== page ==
World Cup 2018: How the world looked when England last played a semi

REUTERS/Tatyana Makeyeva

In 1990, England led by Gary Lineker, Bryan Robson and David Platt played in the World Cup semi-final in Italy. They lost to the future champions – Germany – after a penalty shootout in which Stuart Pearce and Chris Waddle missed from the spot, and eventually finished the tournament fourth.

Just by looking at the names that played for the Three Lions back then, one can realise how long a time ago it was. Those were different times. A different world.


That only should make the fact England have reached the semi-finals once again even more special and appreciated.

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RealSport have taken a walk down the memory lane and, in the build-up to tonight's game, recall how different the world was 28 years ago – the last time football had a chance to come home.

Croatia didn’t exist…

Interestingly enough, tonight's opponents didn't exist. It was only a year after that World Cup when Croatia held their independence referendum. 

In 1990, the current territory of Croatia was still a part of Yugoslavia. A team of the same name also represented the region in the 1990 World Cup, with Croatia independently making their first World Cup appearance eight years later.

... nor did most of the current England squad

As one of the youngest squads at the World Cup, most of the players, in fact, weren't even born when Gary Lineker and Co. led England to fourth place in 1990.


Jamie Vardy, Ashley Young, Fabian Delph and Kyle Walker are the only ones who were born before that tournament, whilst Danny Rose was born a day after England’s 3-2 win in extra time against Cameroon in the quarter-finals, and Jordan Henderson a few days after the 1-0 group stage victory against Egypt.

REUTERS/Dylan Martinez

Kieran Trippier and Danny Welbeck were born later that year.

Gareth Southgate, in the meantime, would still have to wait five years for his first England cap and played for Crystal Palace. He was also called 'Nord' due to his way of speaking reminiscent of Denis Norden, a TV presenter.

The Iron Lady stepped down

Without implying that this might be a prognosis of things to come in politics this year, in 1990 Margaret Thatcher stepped down after 11 years as Prime Minister. The resignation from Geoffrey Howe, an ex-foreign secretary and then Deputy Prime Minister, sped up the end of Thatcher’s reign.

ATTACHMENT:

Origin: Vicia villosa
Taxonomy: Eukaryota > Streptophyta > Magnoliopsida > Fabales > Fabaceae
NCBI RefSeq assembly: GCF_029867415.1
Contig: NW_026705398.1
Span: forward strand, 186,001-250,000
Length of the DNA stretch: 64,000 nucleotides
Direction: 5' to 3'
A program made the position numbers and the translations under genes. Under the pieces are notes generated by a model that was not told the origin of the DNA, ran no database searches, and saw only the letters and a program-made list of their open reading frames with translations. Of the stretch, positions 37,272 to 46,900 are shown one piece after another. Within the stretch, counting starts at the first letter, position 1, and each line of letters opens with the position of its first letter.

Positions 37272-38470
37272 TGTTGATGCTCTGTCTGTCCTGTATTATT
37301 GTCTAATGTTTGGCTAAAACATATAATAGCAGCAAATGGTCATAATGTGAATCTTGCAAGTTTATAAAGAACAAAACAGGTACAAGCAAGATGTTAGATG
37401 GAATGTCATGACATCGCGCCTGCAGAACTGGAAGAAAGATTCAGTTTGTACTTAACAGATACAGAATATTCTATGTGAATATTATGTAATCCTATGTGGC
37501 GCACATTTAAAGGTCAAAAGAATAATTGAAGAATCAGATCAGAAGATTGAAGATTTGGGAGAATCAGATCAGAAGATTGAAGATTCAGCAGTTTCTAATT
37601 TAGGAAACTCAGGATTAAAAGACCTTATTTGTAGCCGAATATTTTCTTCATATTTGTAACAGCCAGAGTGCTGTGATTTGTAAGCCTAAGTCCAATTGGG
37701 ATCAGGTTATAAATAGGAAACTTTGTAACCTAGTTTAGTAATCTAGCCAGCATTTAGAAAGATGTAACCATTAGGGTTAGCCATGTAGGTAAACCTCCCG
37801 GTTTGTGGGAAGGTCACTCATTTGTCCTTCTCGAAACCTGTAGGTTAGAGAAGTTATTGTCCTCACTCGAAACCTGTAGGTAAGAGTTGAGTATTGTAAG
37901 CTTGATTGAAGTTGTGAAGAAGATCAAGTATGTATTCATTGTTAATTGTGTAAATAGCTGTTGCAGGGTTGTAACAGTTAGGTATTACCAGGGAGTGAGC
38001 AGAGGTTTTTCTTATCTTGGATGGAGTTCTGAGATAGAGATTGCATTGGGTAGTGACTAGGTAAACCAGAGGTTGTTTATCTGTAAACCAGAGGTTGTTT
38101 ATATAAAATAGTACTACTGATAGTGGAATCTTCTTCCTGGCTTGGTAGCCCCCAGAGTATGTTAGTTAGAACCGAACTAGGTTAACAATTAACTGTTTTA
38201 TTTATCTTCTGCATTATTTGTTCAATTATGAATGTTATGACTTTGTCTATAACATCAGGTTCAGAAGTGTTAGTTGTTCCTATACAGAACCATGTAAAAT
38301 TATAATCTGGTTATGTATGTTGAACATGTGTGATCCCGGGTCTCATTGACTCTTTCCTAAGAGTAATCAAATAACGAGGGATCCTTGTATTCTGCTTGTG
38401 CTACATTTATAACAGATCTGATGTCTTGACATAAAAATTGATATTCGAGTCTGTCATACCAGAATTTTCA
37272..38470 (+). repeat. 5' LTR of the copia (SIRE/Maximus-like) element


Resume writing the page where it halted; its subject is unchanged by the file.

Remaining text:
Following a leadership challenge from Michael Heseltine, she eventually withdrew from competing ahead of the second ballot and left Downing Street crying. 

She considered the whole plot as a betrayal. John Major, the Conservatives party leader and the chancellor in her government, later replaced Thatcher in her position.


First web browser was invented

In 1990, to the future joy of football fans, haters and journalists, Tim Berners-Lee wrote the first web browser – WorldWideWeb. A first search engine – Archie – was also introduced, alongside the release of the first edition of Photoshop.

That’s how long we’ve been preparing for the outpouring of celebratory memes and GIFs after worldies scored in Russia this year. Or, Neymar’s dives.

Sinead O’Connor and MC Hammer topped music charts

Drake was only four. Dua Lipa wasn’t even born yet. Music was definitely different back in 1990.

It was Sinead O’Connor, with her soppy ballad 'Nothing Compares 2U,' who topped the music charts. No boozy parties and no unclad models in her video, just close-ups of the artist herself going through different states of sadness. Pure art.

Following on that list was the immortal Madonna, as well as Vanilla Ice’s 'Ice Ice Baby,' with MC Hammer starting the baggy-pants craze thanks to 'Can't Touch This.'

What a time to be alive.


London wasn't scraping the sky

In 1990, London’s skyline was totally different to the one tourists crave to see as they flock down the Thames' river bank. There was no Shard, no Gherkin. Even the London Eye wasn't there until 2000.

The funky Canary Wharf properties didn’t exist either. London’s tallest building was… the Crystal Palace transmitter, completed in 1950.